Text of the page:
by Linda Sue Park
Clarion Books, 2006
176 pages, ages 10-12
An excerpt from Archer's Quest
Chapter One: Falling Off
Kevin ripped the page out of his notebook and crumpled it into a ball, making it as hard and tight as he could. Then he threw it straight up into the air and hit it with his open palm.
A perfect shot right into the wastebasket. The only good thing that had happened since he’d gotten home from school. Monday was always his worst day. The weekend was over. Kevin’s parents both worked late every Monday, so the house was empty when he got home.
Sometimes he liked being on his own, having the house to himself. But it was February, the bleakest part of winter, and the house felt cold, even with the heat on.
Today school had let out early—something about a half-day staff workshop—which was usually a good thing. But his best friend, Jason, had a dentist appointment and a guitar lesson, and couldn’thang out after school. The afternoon stretched ahead of Kevin, long and dreary.
Plus it seemed like the teachers always loaded up at some kind of giant homework depot over the weekend, unpacking tons of homework every Monday. Kevin had already finished the math worksheet and answered the unit questions about ecosystems for science.
He’d saved the worst for last.
Social studies. Names and dates and places from ages ago. Boring, boringer, boringest.
It was a page of social-studies homework that was starting its new life in the wastebasket.
Kevin took off his baseball cap, scratched an itchy spot on his forehead, and pulled the cap on again. Then he saw his little rubber bouncy ball on the shelf above the desk. He picked it up and started a game of wall ball. The plunk of the ball against the wall made a steady beat. Thunk—thunk—thunk . . .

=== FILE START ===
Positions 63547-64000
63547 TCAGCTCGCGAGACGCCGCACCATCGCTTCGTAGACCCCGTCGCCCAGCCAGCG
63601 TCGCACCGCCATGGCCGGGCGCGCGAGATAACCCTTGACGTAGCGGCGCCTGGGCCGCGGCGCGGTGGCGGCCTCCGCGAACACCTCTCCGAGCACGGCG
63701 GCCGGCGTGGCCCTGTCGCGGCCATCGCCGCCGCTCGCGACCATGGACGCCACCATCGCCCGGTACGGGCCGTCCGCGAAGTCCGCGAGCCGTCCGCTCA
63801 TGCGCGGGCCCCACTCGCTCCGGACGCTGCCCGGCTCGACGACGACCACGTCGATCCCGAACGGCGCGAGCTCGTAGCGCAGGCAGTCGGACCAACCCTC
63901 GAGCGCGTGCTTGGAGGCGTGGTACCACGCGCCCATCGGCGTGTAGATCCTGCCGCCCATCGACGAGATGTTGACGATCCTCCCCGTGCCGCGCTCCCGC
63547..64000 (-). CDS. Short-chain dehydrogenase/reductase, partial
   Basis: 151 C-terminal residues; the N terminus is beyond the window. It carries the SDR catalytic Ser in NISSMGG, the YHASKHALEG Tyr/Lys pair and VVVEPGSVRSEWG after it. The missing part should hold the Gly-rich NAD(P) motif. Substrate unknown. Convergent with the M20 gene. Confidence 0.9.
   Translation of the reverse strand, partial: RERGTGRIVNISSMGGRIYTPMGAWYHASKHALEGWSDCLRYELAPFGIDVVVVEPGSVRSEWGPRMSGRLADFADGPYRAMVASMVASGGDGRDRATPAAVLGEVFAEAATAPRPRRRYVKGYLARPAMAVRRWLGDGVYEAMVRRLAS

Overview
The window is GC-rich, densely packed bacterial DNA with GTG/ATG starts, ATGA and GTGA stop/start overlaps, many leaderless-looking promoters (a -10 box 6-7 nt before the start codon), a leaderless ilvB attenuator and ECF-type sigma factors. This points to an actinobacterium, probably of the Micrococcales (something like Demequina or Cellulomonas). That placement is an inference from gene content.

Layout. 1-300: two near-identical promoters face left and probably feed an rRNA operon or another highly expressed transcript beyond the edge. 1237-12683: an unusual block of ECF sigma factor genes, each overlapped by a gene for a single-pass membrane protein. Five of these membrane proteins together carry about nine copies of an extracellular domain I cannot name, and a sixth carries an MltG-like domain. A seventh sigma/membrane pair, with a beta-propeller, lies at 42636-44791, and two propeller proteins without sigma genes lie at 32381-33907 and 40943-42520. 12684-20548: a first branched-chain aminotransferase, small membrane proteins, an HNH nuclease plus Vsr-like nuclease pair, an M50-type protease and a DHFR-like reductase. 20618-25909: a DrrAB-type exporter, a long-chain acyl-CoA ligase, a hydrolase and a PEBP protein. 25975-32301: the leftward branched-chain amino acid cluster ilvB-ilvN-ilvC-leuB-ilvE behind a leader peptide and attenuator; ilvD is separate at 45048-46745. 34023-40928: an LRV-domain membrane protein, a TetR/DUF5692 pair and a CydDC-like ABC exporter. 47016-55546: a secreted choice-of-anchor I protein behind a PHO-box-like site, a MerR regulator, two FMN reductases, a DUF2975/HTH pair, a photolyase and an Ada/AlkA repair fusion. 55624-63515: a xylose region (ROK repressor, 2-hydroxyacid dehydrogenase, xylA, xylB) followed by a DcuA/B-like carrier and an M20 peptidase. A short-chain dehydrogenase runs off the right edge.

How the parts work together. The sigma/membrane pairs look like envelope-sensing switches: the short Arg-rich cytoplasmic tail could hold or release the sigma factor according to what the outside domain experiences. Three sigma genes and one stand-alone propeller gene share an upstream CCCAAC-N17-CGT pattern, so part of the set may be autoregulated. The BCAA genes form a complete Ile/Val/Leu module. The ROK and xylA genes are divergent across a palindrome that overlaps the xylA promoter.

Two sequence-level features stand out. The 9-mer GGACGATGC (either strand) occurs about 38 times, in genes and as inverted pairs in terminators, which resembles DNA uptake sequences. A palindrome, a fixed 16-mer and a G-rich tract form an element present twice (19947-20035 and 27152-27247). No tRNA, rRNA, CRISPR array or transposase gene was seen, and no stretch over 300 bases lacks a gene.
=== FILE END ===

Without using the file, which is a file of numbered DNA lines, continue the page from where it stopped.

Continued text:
It wasn’t—thunk—that he was bad at social studies. Not anywhere—thunk—close to failing. His grades were right in the middle of the class, pretty much where they were for all his other subjects, except for math. He did better at math, although you’d never know it from the way his dad checked his homework. His dad was a genius geek-head number- nerd whiz-brain computer programmer—super good at math. He seemed to know the answer before Kevin had even finished reading the problem. Whenever his dad tried to help him with math homework, it was as if they were speaking two different languages.
Still, math made sense. When you got the answer, you knew it was right; and when you were wrong, you could figure out the mistake. But social studies?
Memorizing stuff that he’d never have any use for again, and having to write out answers to those awful essay questions, where right and wrong weren’t clear. Well, no, not exactly—you could be wrong, that was for sure. But you could also be partly right or even mostly right and still get points taken off your answer.
Kevin sighed. He read the question in his social-studies book again. “Describe the relationship between King George III and the American colonists, and how this relationship led to the Revolutionary War.”
Who cares! Kevin raged silently and put a little more into his throw. THUNK. The ball thunked harder against the wall. Why doesn’t stupid King George mind his own business and leave me alone?
What difference did it make what some old king or queen had done hundreds of years ago—thunk—
THUD! The room shook, as if something heavy had fallen on the floor. Kevin missed the catch, and the ball bounced crazily around the room. He turned to see what had made the noise.
Now he could see what had made the thwock: An arrow hitting the wall above his desk. An arrow that had pierced his baseball cap, lifted it clean off his head, and pinned it to the wall.
Excerpt from Archer’s Quest by Linda Sue Park (Clarion Books, 2006) ISBN 978-0618596317. Copyright © Linda Sue Park. This excerpt may be copied for classroom or library use but may not be reprinted or resold for commercial purposes.